Studying away from home

If you are thinking of studying away from home – where are you going to stay? Do you know how to do laundry, clean, and cook? Be sure to check out accommodations, as well as application deadlines for residence halls and costing. If you can’t cook, we were given great advice: learn how to make three complete meals before you go. Discuss how and if you and your parents will cope emotionally with the distance and how often you will be able to afford to see each other. How will you cope sharing a room with strangers? Would you be better off staying at home where all you need to focus on is the studying, or will you cope and thrive with all the additional responsibility and potential adversity?

The Israel Centre has information days periodically (next one is in Feb) where there are representatives from many organisations. It’s worthwhile going to get information, and applying to whatever looks like an option; you can always change your mind afterwards, but if you miss the deadline, or aren’t accepted for what you want, it will be more difficult. Some foreign institutions take the South African matric results. If you are considering a US institution, be sure to make contact early and find out. Many US institutions, such as Yeshiva University, have international recruiters who come to South Africa to interview. The US universities are open to providing sports scholarships and financial needs scholarships, so it’s good to know what’s wanted up-front. Some things may not be intuitive – I know someone who was awarded a full sports scholarship by a university, but then still had to apply to that university.

Entrance exams

You can start doing college entrance exams for US institutions, such as the SATs – https://www.collegeboard.org or ACTs – https://www.act.org, from Grade 11. ACTs are offered in Pretoria, and SATs at Wits, with an option for Sundays if you write-in or call to get details and get a letter from your rabbi. Check with the institution as to which they prefer, and if you need to do the essay. For the SATs, there are books to learn from, and online and in-person courses on offer, as well as information from Khan Academy. SATs and ACTs can be done as many times as you want. The US colleges also look for what you have done that makes you stand out, so look into what you can do if this is a consideration. Many offer subsidies for international students, and financial aid (FAFSA) for US students, but they want detailed financials, so make sure you or your parents have up-to-date tax returns. England works through the University and College Admission Service (UCAS). Australia also considers foreign nationals and you can apply for funding.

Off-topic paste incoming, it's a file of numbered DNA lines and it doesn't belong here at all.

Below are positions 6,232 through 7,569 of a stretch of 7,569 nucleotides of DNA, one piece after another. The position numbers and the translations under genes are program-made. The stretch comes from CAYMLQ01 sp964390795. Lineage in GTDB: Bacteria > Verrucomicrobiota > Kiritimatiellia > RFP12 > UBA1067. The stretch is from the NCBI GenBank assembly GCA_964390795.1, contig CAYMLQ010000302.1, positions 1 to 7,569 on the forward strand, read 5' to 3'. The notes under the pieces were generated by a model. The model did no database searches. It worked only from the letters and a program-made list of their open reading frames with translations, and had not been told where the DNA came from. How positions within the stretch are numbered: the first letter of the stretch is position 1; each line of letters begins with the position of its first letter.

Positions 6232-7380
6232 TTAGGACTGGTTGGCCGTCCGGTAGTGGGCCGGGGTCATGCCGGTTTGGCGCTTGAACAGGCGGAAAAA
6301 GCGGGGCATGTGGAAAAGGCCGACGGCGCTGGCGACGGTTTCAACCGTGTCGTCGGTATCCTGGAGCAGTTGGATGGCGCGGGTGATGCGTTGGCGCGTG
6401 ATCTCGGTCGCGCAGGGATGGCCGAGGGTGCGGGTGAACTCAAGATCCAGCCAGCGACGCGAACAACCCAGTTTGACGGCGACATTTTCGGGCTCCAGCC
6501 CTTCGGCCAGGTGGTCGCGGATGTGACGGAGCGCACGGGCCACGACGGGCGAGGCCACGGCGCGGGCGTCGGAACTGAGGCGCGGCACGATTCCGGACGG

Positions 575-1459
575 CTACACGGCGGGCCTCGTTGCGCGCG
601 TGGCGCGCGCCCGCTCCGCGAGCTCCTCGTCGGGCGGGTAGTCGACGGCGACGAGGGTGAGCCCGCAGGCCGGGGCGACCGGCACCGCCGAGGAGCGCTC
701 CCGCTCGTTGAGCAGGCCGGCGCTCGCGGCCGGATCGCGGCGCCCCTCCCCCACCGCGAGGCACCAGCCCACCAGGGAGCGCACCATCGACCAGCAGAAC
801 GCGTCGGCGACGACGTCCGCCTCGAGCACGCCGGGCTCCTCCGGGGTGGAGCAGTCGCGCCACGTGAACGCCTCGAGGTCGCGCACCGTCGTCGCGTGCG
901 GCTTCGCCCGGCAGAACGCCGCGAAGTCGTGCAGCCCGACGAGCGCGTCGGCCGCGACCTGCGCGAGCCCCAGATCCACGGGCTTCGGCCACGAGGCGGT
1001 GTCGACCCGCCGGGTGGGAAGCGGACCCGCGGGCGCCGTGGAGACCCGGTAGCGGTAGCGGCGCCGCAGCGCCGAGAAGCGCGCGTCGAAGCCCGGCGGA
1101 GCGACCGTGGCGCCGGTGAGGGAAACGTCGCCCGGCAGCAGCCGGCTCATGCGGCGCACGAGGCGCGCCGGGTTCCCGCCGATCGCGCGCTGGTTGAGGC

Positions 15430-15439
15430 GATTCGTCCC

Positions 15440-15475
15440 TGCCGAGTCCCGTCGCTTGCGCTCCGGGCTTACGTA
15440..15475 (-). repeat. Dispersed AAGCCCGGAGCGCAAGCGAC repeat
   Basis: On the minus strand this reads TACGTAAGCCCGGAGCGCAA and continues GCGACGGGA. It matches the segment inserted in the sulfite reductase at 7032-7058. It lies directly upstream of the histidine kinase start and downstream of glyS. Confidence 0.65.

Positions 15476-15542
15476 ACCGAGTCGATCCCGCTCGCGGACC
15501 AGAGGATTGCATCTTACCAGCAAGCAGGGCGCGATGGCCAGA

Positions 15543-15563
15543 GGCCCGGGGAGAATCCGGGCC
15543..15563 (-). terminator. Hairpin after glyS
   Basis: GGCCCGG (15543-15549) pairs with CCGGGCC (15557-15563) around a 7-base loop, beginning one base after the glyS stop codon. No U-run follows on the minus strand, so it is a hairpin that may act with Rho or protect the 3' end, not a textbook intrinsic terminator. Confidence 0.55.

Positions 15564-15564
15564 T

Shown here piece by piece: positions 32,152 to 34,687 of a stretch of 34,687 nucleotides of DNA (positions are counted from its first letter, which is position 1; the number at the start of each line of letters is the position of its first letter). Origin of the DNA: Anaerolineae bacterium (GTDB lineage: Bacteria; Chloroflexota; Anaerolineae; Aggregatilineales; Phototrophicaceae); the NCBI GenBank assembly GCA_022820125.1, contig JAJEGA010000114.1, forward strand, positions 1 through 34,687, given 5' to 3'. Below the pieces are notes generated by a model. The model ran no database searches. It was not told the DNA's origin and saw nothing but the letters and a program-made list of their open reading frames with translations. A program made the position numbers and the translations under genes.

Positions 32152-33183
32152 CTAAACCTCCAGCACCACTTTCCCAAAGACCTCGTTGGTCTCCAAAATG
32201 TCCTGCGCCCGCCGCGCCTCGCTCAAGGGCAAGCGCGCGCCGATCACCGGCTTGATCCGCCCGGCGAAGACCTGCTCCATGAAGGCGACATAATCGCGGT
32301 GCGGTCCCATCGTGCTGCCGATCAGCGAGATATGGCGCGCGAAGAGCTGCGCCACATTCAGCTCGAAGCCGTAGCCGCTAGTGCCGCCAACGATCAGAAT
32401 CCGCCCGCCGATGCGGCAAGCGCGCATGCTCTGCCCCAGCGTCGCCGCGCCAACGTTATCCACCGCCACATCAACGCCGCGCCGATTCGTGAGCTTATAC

Seminary and Yeshiva

Know the deadlines for applying to seminaries and yeshivas. The Encounter Programme takes place in December and can be helpful in terms of exploring various options. Speak to people who have gone and potential seminaries or yeshivas to try and find the right one for you. If you are interested, contact potential places early, as there is usually a representative that comes out and interviews. For girls, decide if you would prefer to start in January or September, and, if September, what would you like to do in that in-between time between finishing high school and starting seminary. For programmes starting in January (for the girls), interviews and information events are done May/June, with applications due by June and acceptance notifications taking place shortly afterwards. There is quite a lot of paperwork involved (and an application fee), and you need a doctor’s letter and up-to-date immunisations. Studying abroad is not a cheap option, but MASA is available (application must be approved by early September – often when the people are on vacation, so try and do it before). Seminaries and yeshivas can work out a discount/payment plan after acceptance. If you are accepted, and then decide not to go, let the institution know as soon as you decide, so that they can offer the place to another candidate. Most seminaries and yeshivas have affiliations with US universities, so the first year can count towards college credits for a US degree (this requires a separate application and fee to the US institution that will be issuing the transcript for the credits earned at the seminary/yeshiva). Many seminaries offer a Shana Bet (“second year” programme) which can be just learning or finishing the degree on the seminary campus. Examples of courses offered include teaching and computer science.

Today is where your book begins

This is an exciting but nerve-wracking and potentially overwhelming time in your life. Natasha Bedingfield sums it up beautifully in her song, Unwritten: “Today is where your book begins, the rest is still unwritten.” Be like those Harvard business school graduates and start writing down your goals. Hopefully this article has given you some direction and food for thought and will help you to make the most of everything coming your way, with some insight as to where you are heading. Good luck!